Let’s explore Chrininos

Chirinos has had a rough go of it in the injury department. He underwent Tommy John surgery three years ago and then fractured his elbow during his rehab assignment.

Prior to his surgery, Chirinos was well above average. In 234.1 innings pitched, he has a 3.65 ERA (17.0 percent better than average), 1.139 WHIP, and 3.49 strikeout to walk ratio. Statcast did not favor his ERA, with his xERA being 4.60 in 2018, and 4.47 in 2019. However, for a fifth starter at a low cost, he was more than serviceable.

That being said, his tenure with the Braves was not good. Of course, you have to take small sample sizes with a grain of salt, but even though the Braves went 4-1 in his starts, it was not because he had stellar performances.

In his five starts with the Braves he averaged 4.46 innings per game with an ERA of 9.27, 5.28 FIP, 3.14 strikeout to walk ratio (8.86 strikeouts per nine innings), and 1.790 WHIP. Hitters hit .344/.390/.552 against him. That is a .943 OPS. For reference, Matt Olson and Ronald Acuña Jr. are the only Braves that have a higher OPS than .943 on the season, and every single starter for the Braves have an OPS that is league average or better.

Chirinos did have some bad luck. He had a .400 BABIP against him as a Brave, and his strand rate was well below league average. According to Fangraphs, the league average strand rate typically sits around 70.0-72.0 percent. Chirinos’ strand rates by game for the Braves were 82.6 percent, 65.4, 65.9, 55.1, and 52.9 respectively.

While he did have some terrible luck, that is not enough to say that if he had not had bad luck that he would have been much better. Even if we look at just August in which his 82.6 percent strand rate is not applicable, his sinker, in which he pitched 45.2 percent of the time, had an xBA of .373 and an xSLG of .575. His second most used pitch (split finger), in which he pitched 37.1 percent of the time, also got hit well. Hitters had a xBA of .273 and an xSLG of .466.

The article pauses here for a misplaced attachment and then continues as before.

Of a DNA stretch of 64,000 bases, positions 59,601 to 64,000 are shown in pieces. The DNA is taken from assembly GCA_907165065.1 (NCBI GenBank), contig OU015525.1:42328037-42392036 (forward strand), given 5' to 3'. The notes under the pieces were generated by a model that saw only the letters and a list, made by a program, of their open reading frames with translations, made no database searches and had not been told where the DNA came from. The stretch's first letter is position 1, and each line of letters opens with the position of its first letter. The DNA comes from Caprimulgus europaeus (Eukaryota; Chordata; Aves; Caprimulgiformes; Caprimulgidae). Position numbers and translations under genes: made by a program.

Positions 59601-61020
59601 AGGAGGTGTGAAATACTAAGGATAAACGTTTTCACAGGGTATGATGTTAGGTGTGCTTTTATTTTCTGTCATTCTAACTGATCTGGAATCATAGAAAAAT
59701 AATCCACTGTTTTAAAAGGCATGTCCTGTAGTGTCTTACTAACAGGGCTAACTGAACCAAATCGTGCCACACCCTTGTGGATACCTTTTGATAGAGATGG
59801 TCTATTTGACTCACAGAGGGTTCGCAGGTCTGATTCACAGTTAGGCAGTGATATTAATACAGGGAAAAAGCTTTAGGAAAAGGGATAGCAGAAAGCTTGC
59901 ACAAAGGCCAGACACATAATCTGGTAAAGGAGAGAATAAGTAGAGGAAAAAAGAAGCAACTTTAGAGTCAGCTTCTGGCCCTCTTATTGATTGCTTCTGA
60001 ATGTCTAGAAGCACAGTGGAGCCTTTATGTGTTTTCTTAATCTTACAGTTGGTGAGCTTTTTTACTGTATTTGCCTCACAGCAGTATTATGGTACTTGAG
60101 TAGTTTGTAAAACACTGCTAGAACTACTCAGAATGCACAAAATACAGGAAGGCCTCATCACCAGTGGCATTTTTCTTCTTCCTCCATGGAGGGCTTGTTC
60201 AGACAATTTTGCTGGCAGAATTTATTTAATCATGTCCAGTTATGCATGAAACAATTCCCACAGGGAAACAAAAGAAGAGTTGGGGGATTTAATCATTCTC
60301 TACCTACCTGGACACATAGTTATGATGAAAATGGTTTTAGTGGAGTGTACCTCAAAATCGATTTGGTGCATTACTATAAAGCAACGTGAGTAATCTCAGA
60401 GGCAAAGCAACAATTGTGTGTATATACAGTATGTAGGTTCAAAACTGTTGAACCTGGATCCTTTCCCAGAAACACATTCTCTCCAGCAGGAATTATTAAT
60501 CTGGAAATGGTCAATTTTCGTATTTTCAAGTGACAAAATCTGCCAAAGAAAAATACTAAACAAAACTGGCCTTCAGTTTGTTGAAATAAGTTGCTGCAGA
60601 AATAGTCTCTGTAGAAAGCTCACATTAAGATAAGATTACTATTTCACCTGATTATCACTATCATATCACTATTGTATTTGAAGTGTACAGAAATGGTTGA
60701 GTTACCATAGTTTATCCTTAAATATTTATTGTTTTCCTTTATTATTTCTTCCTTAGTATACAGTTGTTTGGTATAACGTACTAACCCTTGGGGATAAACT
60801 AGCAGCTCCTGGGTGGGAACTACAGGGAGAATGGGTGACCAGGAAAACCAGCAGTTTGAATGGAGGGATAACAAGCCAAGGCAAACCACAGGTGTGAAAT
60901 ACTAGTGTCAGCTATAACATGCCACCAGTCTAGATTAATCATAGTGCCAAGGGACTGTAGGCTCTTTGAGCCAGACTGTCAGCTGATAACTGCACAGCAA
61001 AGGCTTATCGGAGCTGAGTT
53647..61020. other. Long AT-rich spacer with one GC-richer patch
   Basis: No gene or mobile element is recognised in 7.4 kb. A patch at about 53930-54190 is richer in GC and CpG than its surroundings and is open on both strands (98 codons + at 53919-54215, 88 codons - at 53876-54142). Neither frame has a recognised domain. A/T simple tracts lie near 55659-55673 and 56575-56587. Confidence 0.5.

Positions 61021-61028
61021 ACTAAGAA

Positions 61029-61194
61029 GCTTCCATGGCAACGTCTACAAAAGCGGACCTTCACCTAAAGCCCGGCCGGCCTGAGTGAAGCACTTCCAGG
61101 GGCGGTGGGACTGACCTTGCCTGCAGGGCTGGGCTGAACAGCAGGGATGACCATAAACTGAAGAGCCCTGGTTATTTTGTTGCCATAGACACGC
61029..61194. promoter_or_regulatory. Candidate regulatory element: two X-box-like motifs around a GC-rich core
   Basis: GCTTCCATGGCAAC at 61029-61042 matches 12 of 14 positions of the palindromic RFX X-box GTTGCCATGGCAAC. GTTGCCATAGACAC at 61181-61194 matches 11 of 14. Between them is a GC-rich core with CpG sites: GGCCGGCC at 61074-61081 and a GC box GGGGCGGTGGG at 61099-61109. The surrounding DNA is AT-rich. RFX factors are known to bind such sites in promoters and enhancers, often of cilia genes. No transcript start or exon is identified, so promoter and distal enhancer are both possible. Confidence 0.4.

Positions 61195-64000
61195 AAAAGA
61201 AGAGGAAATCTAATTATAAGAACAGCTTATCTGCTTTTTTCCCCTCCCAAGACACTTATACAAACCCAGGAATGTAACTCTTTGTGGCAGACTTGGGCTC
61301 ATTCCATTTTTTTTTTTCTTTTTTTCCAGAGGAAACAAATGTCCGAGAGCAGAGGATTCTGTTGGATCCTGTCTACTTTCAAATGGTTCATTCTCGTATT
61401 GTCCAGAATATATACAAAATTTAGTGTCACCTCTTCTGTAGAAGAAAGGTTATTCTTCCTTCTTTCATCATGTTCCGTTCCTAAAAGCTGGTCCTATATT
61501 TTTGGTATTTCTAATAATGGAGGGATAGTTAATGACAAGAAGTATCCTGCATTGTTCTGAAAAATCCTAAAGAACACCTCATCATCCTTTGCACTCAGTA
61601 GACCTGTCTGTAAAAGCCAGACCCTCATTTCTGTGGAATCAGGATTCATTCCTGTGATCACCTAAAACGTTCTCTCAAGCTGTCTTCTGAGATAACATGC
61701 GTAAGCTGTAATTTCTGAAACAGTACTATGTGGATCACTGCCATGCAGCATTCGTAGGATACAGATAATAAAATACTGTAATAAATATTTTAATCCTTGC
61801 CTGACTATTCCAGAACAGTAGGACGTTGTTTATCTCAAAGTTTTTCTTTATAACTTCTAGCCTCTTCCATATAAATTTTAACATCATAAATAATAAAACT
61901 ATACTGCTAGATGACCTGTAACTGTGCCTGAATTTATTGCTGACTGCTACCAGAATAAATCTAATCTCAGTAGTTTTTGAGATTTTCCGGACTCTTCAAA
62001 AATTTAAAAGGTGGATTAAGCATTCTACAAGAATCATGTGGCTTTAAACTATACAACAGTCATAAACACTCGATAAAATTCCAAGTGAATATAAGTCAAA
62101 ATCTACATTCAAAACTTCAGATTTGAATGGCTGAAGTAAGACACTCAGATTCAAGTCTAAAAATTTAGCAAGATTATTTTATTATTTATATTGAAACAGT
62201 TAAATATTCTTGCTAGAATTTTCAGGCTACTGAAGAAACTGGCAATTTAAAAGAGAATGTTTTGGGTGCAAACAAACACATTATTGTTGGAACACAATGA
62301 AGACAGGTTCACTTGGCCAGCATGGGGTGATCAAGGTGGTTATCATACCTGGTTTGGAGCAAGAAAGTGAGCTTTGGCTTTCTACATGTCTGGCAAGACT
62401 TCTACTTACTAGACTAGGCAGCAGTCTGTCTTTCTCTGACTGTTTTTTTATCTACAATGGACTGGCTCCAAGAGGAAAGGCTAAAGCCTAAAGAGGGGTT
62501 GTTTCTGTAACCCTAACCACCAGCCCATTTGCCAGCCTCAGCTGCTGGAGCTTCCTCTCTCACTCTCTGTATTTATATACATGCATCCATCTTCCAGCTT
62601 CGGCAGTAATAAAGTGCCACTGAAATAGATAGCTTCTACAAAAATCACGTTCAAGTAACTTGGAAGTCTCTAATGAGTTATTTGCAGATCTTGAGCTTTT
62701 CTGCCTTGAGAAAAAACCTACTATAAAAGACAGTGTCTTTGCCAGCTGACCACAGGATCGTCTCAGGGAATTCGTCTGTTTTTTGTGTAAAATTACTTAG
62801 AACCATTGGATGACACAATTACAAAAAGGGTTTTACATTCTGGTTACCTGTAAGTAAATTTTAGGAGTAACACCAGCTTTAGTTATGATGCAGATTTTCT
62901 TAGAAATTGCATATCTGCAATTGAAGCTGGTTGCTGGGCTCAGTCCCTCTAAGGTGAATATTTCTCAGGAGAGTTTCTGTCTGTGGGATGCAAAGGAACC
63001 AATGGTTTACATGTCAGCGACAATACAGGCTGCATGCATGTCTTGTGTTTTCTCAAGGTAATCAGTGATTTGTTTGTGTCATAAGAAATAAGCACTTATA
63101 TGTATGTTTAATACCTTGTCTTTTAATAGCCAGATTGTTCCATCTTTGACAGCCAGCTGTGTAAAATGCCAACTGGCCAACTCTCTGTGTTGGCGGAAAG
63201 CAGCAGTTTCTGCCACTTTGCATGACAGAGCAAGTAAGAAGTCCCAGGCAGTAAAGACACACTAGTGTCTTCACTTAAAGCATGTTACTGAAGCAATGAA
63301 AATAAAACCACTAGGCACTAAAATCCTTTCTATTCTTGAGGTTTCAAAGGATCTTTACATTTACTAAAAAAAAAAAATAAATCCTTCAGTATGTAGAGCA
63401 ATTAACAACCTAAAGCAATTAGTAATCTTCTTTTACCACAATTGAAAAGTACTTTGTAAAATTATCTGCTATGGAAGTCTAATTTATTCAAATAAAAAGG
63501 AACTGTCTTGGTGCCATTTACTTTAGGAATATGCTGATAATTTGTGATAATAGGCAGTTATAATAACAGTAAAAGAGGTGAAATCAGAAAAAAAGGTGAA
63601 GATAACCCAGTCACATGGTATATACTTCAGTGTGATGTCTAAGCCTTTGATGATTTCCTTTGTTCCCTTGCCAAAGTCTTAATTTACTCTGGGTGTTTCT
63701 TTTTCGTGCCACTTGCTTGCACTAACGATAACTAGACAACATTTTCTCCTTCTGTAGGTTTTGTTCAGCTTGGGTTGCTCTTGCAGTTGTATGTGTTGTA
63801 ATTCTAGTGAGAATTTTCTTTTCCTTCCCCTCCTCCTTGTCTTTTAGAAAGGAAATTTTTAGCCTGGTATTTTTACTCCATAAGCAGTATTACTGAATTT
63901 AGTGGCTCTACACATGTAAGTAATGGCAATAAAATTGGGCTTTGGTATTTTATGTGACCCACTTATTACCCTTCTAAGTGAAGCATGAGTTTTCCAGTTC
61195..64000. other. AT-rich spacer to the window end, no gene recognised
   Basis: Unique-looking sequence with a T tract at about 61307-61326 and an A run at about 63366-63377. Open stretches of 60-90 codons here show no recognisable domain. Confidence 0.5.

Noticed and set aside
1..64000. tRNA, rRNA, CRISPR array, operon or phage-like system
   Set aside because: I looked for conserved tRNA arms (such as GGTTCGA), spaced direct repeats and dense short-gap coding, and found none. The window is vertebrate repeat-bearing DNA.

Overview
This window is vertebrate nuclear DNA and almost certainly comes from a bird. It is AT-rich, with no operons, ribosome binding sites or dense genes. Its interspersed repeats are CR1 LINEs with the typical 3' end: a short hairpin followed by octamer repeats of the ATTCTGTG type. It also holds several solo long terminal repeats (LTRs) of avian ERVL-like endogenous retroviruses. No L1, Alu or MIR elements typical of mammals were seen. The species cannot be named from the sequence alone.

He had success with his slider with hitters hitting to an xBA of .265 and an xSLG of .296, but that is his third pitch in which he only pitched 14.1 percent of the time, so it is hard to tell if he used it more if he would have had better results. His usage of his slider is down quite a bit from 24.0 percent in 2022 on which hitters had an xwOBA of .370 on the pitch in comparison to an xwOBA of .470 this year. Same story on his sinker as well. His xwOBA is much higher this year as well. He is, put simply, pitching much worse this year than last (although many could have guessed that).

In summary

We do not know if the Chirinos Saga has fully come to a close yet, but reflecting on it, we can see somewhat why the Braves kept throwing him out there start by start. We can also see why if they put him on the IL with a phantom injury, it also makes sense.

Either way, it has been a fun talking point over the past month or so as the Braves continue to dominate the regular season, even with a subpar 5th rotation arm late in the season.